SCO has welcomed news that a case involving three board members of its onetime biggest shareholder, Canopy Group, has been settled. Brent Christensen, Darcy Mott and Ralph Yarro were seeking $100m and their old jobs back - they were sacked in December last year.
They claimed this was the result of a boardroom coup and did not reflect the feelings of Ray Noorda - who founded Novell and venture capital group Canopy. Canopy counter-sued the three accusing them of receiving $20m as a result of "self-dealing and wasteful transactions."
In a statement the firm said: "SCO is pleased that the final settlement between The Canopy Group and its former management has removed any uncertainty regarding The SCO Group and SCO shares that Canopy has owned. As SCO's largest shareholder, we look forward to Ralph Yarro's continued leadership and guidance as chairman of the SCO board."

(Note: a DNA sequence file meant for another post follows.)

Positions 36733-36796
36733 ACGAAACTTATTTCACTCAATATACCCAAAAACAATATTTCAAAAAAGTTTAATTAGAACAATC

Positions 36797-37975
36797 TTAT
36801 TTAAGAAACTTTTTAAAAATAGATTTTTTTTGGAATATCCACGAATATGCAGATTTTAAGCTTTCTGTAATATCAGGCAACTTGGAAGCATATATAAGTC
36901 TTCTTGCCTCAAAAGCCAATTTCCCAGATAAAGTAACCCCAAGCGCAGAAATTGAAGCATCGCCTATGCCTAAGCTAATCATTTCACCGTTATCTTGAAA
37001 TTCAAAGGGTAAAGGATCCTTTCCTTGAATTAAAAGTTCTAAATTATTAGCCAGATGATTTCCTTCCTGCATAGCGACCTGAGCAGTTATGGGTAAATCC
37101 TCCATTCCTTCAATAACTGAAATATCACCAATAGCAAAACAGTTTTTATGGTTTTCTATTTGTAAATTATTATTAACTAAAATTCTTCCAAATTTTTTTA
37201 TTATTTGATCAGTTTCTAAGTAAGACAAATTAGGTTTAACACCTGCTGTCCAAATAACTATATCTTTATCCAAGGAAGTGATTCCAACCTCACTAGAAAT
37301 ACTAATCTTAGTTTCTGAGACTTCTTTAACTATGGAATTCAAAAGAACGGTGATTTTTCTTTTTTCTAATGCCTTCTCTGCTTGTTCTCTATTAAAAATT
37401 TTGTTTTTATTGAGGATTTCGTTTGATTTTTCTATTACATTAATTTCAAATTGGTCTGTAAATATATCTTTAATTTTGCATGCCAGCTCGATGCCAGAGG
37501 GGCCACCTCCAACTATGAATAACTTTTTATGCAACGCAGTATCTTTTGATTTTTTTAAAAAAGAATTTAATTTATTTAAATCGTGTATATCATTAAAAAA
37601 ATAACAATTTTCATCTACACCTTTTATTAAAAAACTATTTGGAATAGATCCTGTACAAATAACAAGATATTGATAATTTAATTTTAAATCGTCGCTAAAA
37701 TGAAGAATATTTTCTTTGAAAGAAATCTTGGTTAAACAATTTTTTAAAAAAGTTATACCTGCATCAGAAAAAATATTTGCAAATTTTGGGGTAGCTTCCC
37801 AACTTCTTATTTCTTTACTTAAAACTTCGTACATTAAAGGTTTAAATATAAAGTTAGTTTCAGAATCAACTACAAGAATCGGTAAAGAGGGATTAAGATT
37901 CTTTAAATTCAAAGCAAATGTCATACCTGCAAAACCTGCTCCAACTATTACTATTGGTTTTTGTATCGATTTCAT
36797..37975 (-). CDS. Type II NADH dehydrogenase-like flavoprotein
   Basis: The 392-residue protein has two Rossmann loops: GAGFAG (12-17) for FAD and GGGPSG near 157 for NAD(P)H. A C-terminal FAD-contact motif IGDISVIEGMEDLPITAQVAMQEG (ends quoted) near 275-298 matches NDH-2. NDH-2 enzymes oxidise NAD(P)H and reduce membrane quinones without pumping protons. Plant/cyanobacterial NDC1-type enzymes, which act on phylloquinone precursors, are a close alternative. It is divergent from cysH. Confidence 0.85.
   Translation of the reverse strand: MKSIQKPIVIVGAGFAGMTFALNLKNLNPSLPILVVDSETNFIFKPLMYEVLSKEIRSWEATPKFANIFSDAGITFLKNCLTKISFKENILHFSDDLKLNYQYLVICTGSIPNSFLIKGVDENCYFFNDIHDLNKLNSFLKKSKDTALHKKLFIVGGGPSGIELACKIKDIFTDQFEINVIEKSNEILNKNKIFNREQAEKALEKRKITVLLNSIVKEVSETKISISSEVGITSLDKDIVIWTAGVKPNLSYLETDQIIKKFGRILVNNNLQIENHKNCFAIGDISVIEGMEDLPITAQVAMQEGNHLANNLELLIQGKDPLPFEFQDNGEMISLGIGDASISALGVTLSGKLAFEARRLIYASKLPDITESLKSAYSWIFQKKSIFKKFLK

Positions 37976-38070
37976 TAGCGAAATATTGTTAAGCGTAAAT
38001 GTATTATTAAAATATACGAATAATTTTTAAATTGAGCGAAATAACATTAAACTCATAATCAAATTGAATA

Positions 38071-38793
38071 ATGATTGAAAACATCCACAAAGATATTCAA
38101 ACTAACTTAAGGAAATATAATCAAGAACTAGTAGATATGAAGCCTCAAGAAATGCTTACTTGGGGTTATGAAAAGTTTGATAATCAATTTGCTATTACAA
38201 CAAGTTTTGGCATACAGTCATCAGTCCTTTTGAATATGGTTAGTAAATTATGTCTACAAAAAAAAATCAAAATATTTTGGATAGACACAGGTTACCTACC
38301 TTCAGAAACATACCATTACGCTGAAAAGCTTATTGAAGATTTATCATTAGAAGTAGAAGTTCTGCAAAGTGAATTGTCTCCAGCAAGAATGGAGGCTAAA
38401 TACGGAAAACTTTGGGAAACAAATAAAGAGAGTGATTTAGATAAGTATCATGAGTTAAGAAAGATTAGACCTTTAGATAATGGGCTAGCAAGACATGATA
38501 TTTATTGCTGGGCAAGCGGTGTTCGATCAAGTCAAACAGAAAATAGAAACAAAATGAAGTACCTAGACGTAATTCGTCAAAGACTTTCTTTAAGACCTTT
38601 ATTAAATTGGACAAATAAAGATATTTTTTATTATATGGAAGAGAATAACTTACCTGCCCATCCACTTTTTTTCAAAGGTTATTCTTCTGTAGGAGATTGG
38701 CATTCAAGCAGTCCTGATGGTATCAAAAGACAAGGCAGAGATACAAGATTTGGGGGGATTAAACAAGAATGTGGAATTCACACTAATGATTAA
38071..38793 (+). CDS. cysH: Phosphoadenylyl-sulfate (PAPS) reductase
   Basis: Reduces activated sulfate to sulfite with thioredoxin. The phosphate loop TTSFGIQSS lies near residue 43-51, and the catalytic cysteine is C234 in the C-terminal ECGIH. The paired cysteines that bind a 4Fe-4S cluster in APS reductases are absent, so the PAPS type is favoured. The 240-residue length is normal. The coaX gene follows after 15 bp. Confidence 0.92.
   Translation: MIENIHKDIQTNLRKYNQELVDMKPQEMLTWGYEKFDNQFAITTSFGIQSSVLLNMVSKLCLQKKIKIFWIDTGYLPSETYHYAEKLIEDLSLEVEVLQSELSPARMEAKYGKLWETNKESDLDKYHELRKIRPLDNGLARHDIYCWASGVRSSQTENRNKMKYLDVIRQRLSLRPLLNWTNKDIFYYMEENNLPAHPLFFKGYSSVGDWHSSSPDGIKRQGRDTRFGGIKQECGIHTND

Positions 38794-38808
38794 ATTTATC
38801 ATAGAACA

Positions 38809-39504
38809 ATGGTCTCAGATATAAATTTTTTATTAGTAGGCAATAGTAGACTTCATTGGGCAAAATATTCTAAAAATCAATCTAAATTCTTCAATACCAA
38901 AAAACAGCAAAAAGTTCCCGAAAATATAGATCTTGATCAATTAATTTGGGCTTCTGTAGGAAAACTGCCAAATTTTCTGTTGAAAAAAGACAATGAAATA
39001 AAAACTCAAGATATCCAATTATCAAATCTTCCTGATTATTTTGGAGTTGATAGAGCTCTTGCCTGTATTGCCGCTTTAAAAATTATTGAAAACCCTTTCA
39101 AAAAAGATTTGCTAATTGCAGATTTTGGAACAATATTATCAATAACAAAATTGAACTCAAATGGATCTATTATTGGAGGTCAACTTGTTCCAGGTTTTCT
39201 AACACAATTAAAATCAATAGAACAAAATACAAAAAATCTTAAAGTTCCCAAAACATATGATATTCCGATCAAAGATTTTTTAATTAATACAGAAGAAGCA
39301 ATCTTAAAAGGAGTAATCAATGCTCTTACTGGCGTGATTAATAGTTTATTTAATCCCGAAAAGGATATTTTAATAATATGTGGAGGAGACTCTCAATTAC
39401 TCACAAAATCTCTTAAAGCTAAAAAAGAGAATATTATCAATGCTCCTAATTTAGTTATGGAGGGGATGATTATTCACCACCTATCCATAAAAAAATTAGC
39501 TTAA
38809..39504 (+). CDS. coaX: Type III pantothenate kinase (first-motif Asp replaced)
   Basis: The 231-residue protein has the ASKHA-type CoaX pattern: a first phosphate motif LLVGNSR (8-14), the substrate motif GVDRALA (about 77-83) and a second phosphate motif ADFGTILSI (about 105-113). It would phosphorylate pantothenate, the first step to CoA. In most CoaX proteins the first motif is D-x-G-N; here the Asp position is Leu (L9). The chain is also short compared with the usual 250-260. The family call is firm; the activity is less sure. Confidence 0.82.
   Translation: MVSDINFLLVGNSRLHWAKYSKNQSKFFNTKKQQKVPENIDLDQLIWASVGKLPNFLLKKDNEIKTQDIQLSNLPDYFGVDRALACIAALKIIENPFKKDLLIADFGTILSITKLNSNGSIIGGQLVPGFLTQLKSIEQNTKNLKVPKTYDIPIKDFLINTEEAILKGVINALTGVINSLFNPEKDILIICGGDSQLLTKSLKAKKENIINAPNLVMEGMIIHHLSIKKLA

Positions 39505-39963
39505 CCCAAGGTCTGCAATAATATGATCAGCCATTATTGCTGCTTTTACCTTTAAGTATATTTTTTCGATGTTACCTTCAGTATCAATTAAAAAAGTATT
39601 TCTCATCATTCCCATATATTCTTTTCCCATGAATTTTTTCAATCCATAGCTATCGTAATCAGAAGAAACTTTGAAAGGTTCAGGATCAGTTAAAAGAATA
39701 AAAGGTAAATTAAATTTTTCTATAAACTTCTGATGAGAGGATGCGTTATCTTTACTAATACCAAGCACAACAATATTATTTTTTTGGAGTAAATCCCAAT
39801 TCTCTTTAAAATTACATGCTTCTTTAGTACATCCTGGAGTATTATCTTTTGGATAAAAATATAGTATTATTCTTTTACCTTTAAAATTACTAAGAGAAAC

Both sides accused the other of taking advantage of Noorda's failing health and memory. Noorda suffers from Alzheimer's disease.
Under the settlement, Yarro stays on as SCO chairman and receives all Canopy's SCO shares as part of the settlement. Mott also stays on the board, and all three receive a financial settlement.
SCO is famous, or infamous, for starting legal action claiming Linux infringes some of its own Unix IP. ®